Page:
Notre Dame did not anticipate the level of criticism it is getting for its invitation to Obama, criticism not only from grass-root pro-life activists, but also from bishops and cardinals. Those who defend the invitation have been rather lame. They claim that the invitation does not show an approval of Obama’s positions on life; this may be true, but it certainly shows that Notre Dame does not regard Obama’s positions as beyond the pale. Notre Dame would never have invited George Wallace as a commencement speaker. Obama knows very well that his presence at Notre Dame is a political plus, demonstrating that the leading Catholic university in the U. S. finds his positions at least tolerable, even as he dismantles conscience protections for health workers – many of them Catholic – who object to being involved in abortions.

Notre Dame claims that the invitation is an opening to dialogue. But a commencement speech is not a debate. A debate would have been a wonderful idea, and Obama would never have accepted it. It would have been political poison.

But the primary defense is that Obama’s visit will acknowledge Notre Dame’s importance. Over at the dotCommoweal site, Margeret Steinfels and others do not want the Catholic Church to become a sect, a ghetto, marginalized. The proffering of the invitation to Obama and the joy at its acceptance were a sign of social status insecurity. Would Harvard have squealed for glee if the President accepted an invitation to speak, or Oxford if the Prime Minister came, or the Sorbonne if Sarkozy came? No. These universities rightfully regard mere politicians as beneath them in status.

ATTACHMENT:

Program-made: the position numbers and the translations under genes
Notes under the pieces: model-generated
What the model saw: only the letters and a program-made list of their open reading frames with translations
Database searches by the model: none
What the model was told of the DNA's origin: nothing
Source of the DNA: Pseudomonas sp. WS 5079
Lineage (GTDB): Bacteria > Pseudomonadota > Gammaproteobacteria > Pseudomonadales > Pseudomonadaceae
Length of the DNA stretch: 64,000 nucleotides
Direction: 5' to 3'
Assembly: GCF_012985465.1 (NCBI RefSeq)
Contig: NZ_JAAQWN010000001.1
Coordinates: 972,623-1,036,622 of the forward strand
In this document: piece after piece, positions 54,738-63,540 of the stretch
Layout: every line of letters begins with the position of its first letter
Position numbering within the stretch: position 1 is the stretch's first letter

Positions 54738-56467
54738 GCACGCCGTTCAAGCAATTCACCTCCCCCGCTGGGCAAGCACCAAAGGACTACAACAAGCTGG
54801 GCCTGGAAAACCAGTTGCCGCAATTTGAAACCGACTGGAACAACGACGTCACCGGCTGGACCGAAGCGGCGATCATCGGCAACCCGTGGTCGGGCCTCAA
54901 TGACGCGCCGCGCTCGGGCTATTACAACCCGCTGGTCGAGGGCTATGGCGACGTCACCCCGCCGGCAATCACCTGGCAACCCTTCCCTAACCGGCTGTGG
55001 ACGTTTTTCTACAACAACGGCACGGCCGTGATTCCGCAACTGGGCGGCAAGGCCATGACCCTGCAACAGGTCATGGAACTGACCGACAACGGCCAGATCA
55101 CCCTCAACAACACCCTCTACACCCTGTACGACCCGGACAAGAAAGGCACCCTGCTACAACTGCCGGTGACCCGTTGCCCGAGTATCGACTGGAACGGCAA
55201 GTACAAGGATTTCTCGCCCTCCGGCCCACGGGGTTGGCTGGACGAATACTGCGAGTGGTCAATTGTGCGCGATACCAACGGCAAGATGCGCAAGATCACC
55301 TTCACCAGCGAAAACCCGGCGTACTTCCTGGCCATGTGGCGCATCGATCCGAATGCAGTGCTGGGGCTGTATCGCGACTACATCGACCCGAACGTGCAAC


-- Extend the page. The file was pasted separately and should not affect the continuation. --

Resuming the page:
Evelyn Waugh described the Catholic Church in America as a tribal institution of the Irish, and much of its strength lay in its helping immigrants establish themselves in America. The church was an instrument of social climbing. The process continues: everything that keeps back advancement in society is abolished, ignored, or downgraded.

Both sides of the Obama controversy, however, demonstrate a Catholic tendency that does no good to the Church: the tendency to see everything in terms of will and obedience, that is, in the context of a voluntaristic approach to morality. Attempts to find a way in canon law to block the invitation are one sign of this attitude; but the defenses of Obama also demonstrate the influence of voluntarism.

The defense runs as such: Obama does not share Catholic beliefs about protecting human life; therefore he is not doing anything wrong when he advances abortion and experimentation on human embryos. We should therefore respect his conscience.

In one of his books, Cardinal Ratzinger showed the fallacy of this. He recounts a conversation with an unnamed theologian (I suspect Hans Küng) about conscience. The theologian said it was well that Europeans had an invincible ignorance about sexual morality. If they accepted Christian teaching they would still fornicate and commit adultery, but as it was they now did these actions without guilt, because they were acting according to their consciences.

Ratzinger asked if the same principle applied to the SS men who killed Jews because they thought they were doing a good act in cleansing Europe of a Jewish poison. The theologian replied. Yes, the SS men were acting in good conscience and were guiltless. Ratzinger thought there was something very wrong with this approach.

Briefly, the position of Ratzinger (and of Aquinas and the Fathers) is that God commands or forbids things through a promulgated moral law because those things are good or bad in themselves. Even if one acts in ignorance of the moral law, one does evil, even if it without the guilt of a conscious transgression of a promulgated law. As the Psalmist prays: From my unknown faults deliver me, O Lord.

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